“I wish to replace the current diagnosis and monitoring of blood glucose for diabetic patients which involves the use of blood tests that can accidentally cause other infectious diseases, especially in South Africa where HIV is a prevalent blood-borne illness.
“I am also interested in making sure that patients monitor their disease with a cost-effective and pain-free device, which only requires their breath,” said Saasa, who has published journals and a book chapter, and has presented her work at conferences.
Saasa was a finalist in the CSIR/ MSM Best Masters Awards and was selected for the Women in Science Programme, a joint project by the British Council and the Academy of Science South Africa (ASSA), for outstanding effort in supporting women in science communication. She was offered a trip to the United Kingdom for early career development training.
In 2016, she was a proud recipient of the Department of Science and Technology (DST) South Africa Women in Science Award.The following year, she was a joint recipient of the DST’s Doctoral Award, which she notes as one of the highlights of her career. Saasa was also selected by CSIR in 2017 as the youth who put CSIR on the map and was interviewed in CSIR media and on several radio stations for her innovative PhD research.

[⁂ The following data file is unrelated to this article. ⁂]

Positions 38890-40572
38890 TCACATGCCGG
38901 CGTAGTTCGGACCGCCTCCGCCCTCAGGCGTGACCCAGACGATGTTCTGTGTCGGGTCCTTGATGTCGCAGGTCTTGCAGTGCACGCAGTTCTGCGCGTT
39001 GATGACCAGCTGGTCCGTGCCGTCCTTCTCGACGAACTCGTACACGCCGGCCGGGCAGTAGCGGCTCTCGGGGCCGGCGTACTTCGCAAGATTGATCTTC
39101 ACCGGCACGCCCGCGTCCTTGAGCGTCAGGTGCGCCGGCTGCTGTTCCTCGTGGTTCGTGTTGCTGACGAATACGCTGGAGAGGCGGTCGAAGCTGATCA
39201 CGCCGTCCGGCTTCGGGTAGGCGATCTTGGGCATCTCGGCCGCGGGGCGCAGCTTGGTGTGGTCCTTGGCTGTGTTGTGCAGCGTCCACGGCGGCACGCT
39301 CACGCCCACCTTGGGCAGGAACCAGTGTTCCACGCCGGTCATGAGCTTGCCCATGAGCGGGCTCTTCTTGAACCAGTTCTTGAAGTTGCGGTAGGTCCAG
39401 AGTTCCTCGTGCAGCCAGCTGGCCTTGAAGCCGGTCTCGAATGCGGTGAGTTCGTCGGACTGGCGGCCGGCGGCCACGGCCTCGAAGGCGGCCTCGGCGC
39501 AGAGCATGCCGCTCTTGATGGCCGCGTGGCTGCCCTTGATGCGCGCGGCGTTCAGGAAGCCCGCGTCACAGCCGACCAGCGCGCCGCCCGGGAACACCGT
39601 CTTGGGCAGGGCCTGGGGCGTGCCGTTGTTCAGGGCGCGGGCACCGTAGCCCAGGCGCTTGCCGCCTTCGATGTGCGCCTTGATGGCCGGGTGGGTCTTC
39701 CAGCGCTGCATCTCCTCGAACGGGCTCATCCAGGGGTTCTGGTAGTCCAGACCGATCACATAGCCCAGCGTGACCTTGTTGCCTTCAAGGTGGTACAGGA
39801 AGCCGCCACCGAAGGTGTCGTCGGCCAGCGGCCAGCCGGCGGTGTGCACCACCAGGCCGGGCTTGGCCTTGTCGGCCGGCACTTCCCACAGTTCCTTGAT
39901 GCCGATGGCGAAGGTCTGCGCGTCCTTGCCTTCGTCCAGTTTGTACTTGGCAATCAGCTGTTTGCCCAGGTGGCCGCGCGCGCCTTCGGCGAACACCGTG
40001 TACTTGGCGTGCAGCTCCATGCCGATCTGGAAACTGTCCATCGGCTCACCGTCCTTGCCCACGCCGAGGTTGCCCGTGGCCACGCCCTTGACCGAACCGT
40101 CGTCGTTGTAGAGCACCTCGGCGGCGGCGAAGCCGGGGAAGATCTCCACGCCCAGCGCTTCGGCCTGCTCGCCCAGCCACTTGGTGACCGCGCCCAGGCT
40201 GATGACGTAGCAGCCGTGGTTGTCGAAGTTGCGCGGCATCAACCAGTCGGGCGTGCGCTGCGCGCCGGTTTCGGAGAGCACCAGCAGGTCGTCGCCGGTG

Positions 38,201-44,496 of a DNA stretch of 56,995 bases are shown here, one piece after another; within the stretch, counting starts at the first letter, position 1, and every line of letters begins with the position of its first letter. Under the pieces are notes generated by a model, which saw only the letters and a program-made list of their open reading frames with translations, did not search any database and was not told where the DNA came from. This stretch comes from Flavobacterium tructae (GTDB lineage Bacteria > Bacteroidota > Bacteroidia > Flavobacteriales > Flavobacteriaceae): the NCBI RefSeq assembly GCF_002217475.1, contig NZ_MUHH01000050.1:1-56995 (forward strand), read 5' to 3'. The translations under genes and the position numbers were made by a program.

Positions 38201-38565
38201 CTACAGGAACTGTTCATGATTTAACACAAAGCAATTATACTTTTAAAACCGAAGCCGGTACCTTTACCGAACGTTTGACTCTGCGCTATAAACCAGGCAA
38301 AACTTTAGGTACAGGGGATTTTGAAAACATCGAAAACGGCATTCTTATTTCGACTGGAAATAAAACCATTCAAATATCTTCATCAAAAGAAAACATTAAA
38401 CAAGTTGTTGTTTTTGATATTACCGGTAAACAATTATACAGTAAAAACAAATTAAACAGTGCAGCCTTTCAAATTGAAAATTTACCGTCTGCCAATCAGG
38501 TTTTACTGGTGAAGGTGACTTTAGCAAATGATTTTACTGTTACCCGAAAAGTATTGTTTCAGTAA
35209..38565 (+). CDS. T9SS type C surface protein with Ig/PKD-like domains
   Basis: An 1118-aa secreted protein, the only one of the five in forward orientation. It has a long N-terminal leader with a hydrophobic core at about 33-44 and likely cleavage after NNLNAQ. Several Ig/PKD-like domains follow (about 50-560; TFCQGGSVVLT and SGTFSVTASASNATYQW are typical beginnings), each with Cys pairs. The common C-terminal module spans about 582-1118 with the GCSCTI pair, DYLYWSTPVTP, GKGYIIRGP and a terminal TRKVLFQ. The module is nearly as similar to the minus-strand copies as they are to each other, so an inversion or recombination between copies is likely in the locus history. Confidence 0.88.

“I am passionate about science communication and founded the Capricorn Educational Resource Centre, a non-profit organisation that aims to popularise science, technology, engineering and mathematics (STEM) as attractive, relevant and accessible to learners in rural areas and to popularise STEM to the broader public so that society critically engages with science’s key aspects and appreciates its endeavours,” she said.
Saasa attracted funding from the National Research Foundation/ South African Agency for Science Advancement and the DST to organise and facilitate National Science Week in 2017 and 2018, which enables the DST and government entities to showcase government’s interest in developing research infrastructure.
She also organised a workshop on Women in Science Communication at the University of Limpopo, which was funded by the DST, ASSA and the British Council Newton Fund, to raise awareness of science communication skills.